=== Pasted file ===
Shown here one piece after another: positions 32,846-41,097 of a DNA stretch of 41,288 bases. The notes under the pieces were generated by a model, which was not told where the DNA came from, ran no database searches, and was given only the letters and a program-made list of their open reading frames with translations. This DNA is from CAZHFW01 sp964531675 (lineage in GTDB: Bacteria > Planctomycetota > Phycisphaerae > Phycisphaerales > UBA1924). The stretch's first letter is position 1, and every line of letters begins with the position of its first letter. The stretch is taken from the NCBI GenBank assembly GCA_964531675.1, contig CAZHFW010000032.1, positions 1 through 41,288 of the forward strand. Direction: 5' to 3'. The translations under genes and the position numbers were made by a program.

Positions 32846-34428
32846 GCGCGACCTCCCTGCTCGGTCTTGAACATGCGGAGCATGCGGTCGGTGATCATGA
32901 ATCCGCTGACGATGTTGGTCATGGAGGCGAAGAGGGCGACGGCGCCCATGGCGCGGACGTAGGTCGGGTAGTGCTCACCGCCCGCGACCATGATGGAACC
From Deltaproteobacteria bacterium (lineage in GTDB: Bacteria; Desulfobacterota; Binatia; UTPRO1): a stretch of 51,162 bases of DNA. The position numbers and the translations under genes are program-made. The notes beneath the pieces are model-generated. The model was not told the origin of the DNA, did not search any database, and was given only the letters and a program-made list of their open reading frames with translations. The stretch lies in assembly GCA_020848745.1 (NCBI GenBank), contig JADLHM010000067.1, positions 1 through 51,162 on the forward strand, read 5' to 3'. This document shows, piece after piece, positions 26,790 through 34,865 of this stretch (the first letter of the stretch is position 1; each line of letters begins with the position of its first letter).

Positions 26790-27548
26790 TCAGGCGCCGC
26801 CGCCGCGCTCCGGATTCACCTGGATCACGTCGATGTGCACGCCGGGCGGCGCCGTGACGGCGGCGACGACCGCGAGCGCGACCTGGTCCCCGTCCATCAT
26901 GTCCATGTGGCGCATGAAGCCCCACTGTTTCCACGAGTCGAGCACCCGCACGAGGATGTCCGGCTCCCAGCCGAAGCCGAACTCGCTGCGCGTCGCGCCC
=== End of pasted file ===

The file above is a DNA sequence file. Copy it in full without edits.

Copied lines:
Shown here one piece after another: positions 32,846-41,097 of a DNA stretch of 41,288 bases. The notes under the pieces were generated by a model, which was not told where the DNA came from, ran no database searches, and was given only the letters and a program-made list of their open reading frames with translations. This DNA is from CAZHFW01 sp964531675 (lineage in GTDB: Bacteria > Planctomycetota > Phycisphaerae > Phycisphaerales > UBA1924). The stretch's first letter is position 1, and every line of letters begins with the position of its first letter. The stretch is taken from the NCBI GenBank assembly GCA_964531675.1, contig CAZHFW010000032.1, positions 1 through 41,288 of the forward strand. Direction: 5' to 3'. The translations under genes and the position numbers were made by a program.

Positions 32846-34428
32846 GCGCGACCTCCCTGCTCGGTCTTGAACATGCGGAGCATGCGGTCGGTGATCATGA
32901 ATCCGCTGACGATGTTGGTCATGGAGGCGAAGAGGGCGACGGCGCCCATGGCGCGGACGTAGGTCGGGTAGTGCTCACCGCCCGCGACCATGATGGAACC
From Deltaproteobacteria bacterium (lineage in GTDB: Bacteria; Desulfobacterota; Binatia; UTPRO1): a stretch of 51,162 bases of DNA. The position numbers and the translations under genes are program-made. The notes beneath the pieces are model-generated. The model was not told the origin of the DNA, did not search any database, and was given only the letters and a program-made list of their open reading frames with translations. The stretch lies in assembly GCA_020848745.1 (NCBI GenBank), contig JADLHM010000067.1, positions 1 through 51,162 on the forward strand, read 5' to 3'. This document shows, piece after piece, positions 26,790 through 34,865 of this stretch (the first letter of the stretch is position 1; each line of letters begins with the position of its first letter).

Positions 26790-27548
26790 TCAGGCGCCGC
26801 CGCCGCGCTCCGGATTCACCTGGATCACGTCGATGTGCACGCCGGGCGGCGCCGTGACGGCGGCGACGACCGCGAGCGCGACCTGGTCCCCGTCCATCAT
26901 GTCCATGTGGCGCATGAAGCCCCACTGTTTCCACGAGTCGAGCACCCGCACGAGGATGTCCGGCTCCCAGCCGAAGCCGAACTCGCTGCGCGTCGCGCCC